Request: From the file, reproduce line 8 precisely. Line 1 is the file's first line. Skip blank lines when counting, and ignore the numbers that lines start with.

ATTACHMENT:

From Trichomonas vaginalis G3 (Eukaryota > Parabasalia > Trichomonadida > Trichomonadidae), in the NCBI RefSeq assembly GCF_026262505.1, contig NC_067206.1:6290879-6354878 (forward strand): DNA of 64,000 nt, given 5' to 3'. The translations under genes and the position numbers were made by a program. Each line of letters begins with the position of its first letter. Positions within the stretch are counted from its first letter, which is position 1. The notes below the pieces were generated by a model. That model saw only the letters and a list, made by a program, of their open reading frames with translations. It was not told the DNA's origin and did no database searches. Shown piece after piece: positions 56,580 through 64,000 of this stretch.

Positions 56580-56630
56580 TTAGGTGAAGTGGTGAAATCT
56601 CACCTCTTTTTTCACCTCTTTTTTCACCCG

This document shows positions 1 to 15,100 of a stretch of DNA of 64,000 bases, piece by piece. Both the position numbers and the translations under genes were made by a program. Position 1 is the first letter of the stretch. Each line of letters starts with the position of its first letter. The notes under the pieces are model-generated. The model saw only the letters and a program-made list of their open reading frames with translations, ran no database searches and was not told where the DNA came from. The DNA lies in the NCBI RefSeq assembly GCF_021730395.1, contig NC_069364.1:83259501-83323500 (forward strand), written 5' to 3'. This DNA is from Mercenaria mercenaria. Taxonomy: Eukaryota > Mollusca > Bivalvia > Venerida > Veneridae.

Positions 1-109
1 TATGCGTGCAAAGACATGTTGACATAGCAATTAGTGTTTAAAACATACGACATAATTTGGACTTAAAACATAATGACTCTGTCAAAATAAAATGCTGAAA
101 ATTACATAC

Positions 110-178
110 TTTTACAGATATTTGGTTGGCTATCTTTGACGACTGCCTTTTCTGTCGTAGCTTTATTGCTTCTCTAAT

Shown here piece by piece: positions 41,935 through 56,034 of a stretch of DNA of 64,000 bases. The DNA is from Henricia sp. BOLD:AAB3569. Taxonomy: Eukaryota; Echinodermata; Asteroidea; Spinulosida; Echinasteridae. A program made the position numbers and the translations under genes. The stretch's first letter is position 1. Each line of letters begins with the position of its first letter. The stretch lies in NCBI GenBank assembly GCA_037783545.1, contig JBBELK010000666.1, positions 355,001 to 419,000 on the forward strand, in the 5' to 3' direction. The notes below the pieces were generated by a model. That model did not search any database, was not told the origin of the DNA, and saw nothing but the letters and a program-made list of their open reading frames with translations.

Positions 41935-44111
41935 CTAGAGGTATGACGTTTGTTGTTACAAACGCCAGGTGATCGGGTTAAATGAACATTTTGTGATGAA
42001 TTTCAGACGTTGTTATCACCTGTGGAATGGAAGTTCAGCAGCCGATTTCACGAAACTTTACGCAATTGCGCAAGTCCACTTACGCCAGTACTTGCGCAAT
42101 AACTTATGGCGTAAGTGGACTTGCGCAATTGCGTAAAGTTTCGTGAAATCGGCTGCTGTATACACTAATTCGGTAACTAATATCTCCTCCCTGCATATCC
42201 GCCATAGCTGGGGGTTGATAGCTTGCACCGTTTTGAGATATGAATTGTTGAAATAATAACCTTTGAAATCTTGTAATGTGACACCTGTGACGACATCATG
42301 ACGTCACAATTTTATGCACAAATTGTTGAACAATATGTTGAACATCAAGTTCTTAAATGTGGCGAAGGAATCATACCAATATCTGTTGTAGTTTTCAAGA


101 ATTACATAC